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8. Outlander Filming Locations (Dunalastair-Inverness, Central Highlands)

Theme of the day, a visit to some filming locations from the Outlander series and a dive into the heart of the Highlands, its wild nature and its emblem, the red cows with long hair and impressive horns.

Route : From Alyth to Inverness, it is 200 km and more than 3 hours by road.


From Alyth, where we spent the night, it takes 70 km via the A93 to reach Dunalastair. The road is in many sections single track and passes through incredible scenery. Moors and snow-capped mountains appear. The place seems deserted, except for the tourist village of Pitlochry, which you will pass through.

In Dunalastair is the filming location of Craigh Na Doun, seen in the series Outlander. Don't waste too much time looking for it, the landscape is beautiful, but you won't find the standing stones from the film, which are instead those of Clava Cairns.

Instead, look for the ruins of Dunalastair Manor, considered one of the most beautiful abandoned castles in Scotland (since 1952). A 19th century baronial manor house, overgrown, it is not signposted and is surrounded by fences for security reasons, with some parts threatening to collapse.

Info : there is no parking space, you must stay on the side of the road, then follow a path in the forest on foot (10 mins). You will find a house, also abandoned, on your left. Continue until you find the second one. Her pitiful state makes her all the more beautiful. Kingdom of birds and vegetation which has regained its rights, the place had to allow a view of the Loch and offer an idyllic living environment.


Then take the road (B9154) towards Inverness for 125km, it is wide, rolling and fast, always in the heart of incredible landscapes typical of the Highlands. A prehistoric site almost 4,000 years old, the Clava Cairns were built to shelter the deceased. The visit is free and open all year round.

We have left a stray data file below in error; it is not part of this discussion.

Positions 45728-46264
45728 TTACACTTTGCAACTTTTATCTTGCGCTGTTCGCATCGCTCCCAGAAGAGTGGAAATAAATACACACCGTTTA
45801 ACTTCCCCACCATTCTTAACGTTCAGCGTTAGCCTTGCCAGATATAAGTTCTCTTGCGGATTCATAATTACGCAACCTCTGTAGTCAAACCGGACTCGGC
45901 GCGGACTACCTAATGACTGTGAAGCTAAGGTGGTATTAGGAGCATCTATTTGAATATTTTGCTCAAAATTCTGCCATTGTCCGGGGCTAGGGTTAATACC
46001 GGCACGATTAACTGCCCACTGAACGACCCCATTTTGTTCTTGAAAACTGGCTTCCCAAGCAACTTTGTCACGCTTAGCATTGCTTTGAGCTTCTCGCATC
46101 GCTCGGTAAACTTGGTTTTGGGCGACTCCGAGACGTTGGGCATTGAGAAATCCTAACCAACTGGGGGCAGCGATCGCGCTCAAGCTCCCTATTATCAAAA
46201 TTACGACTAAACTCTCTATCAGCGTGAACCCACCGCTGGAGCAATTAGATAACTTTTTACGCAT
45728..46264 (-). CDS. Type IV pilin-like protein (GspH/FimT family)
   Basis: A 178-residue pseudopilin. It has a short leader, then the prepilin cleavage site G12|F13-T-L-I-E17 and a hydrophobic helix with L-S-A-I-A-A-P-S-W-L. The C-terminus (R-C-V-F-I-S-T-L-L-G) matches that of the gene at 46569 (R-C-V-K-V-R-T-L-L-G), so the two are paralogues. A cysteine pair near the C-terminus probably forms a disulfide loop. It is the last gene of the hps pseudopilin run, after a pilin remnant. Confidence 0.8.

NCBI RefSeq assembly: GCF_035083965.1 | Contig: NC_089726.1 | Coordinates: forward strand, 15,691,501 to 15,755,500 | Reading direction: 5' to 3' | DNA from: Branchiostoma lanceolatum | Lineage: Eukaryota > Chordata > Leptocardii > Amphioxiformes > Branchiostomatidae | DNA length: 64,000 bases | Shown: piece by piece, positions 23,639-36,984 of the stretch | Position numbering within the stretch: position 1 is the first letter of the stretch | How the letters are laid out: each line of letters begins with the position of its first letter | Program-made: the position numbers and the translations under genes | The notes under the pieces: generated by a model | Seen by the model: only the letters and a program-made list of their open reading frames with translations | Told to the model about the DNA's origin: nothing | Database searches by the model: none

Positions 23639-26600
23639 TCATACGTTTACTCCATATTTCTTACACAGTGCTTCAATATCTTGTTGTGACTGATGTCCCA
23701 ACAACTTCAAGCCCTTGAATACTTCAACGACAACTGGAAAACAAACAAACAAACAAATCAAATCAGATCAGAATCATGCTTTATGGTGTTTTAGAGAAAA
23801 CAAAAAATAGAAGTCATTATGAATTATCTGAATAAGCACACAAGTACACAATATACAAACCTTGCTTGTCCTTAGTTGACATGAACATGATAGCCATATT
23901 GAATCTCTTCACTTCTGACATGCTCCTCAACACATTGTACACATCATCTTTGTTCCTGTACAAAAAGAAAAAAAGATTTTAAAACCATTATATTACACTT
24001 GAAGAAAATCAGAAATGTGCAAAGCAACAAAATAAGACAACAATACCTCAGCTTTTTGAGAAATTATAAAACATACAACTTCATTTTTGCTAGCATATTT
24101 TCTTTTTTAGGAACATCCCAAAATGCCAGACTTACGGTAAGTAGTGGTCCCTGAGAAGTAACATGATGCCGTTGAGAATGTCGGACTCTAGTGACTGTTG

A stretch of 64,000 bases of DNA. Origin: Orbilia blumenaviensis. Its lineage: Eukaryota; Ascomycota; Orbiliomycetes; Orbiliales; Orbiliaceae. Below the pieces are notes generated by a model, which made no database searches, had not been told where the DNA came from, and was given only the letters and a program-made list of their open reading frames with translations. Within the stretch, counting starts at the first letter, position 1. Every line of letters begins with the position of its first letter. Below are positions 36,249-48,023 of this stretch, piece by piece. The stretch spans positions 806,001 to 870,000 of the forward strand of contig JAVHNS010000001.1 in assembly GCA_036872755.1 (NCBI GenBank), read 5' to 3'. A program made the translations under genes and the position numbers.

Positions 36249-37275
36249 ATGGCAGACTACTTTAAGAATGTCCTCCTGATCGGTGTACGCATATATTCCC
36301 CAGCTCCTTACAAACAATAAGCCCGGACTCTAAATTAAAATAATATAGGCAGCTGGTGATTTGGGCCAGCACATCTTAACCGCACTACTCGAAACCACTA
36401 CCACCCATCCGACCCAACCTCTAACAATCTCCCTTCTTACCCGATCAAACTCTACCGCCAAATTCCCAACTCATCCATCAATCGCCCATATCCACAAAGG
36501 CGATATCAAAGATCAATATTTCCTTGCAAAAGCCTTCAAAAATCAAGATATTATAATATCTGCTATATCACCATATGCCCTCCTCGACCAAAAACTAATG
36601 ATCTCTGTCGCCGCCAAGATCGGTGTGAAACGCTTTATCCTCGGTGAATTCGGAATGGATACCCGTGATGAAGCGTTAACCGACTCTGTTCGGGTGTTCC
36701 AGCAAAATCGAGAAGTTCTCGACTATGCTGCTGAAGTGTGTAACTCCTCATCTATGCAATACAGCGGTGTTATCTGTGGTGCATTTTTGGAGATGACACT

There appear to have been two cemeteries (Balnuaran of Clava and Milton of Clava) at this location, used in the Bronze Age, probably for important people. The construction of the 3 cairns, two of which have a burial chamber inside and surrounded by menhirs on the outside, is typical of the cairns found in the region. They may have been used for the cremation of the deceased.

The ruins of a chapel dedicated to St Bridget are still visible, a sign that the place has remained sacred for thousands of years. On this second site, the very friendly farmer came to see us and offered us to spend the night at his place. He has set up a site for a few camper vans, for 15 pounds a night, from where the view is beautiful.

Info : there is ample parking on site and the place is very visited. It is part of tourist bus circuits and at times, dozens of travelers arrive at the same time.


There are 12 km left to reach Inverness, the capital of the Highlands. For the evening, we ate at Rocpool, an excellent restaurant, frequented by the Scottish, which serves local products cooked with finesse. The quality/price ratio for a kitchen of this level is quite correct. To be tested without hesitation! It is essential to book well in advance, it is one of the best addresses for miles around.

For the night, we stayed at Munlochy Bay, just 15 minutes from Inverness. The free space allows parking for 6 vehicles and the view of the bay is simply incredible. Close to the road, it allows you to capture the British craze for motorsport!

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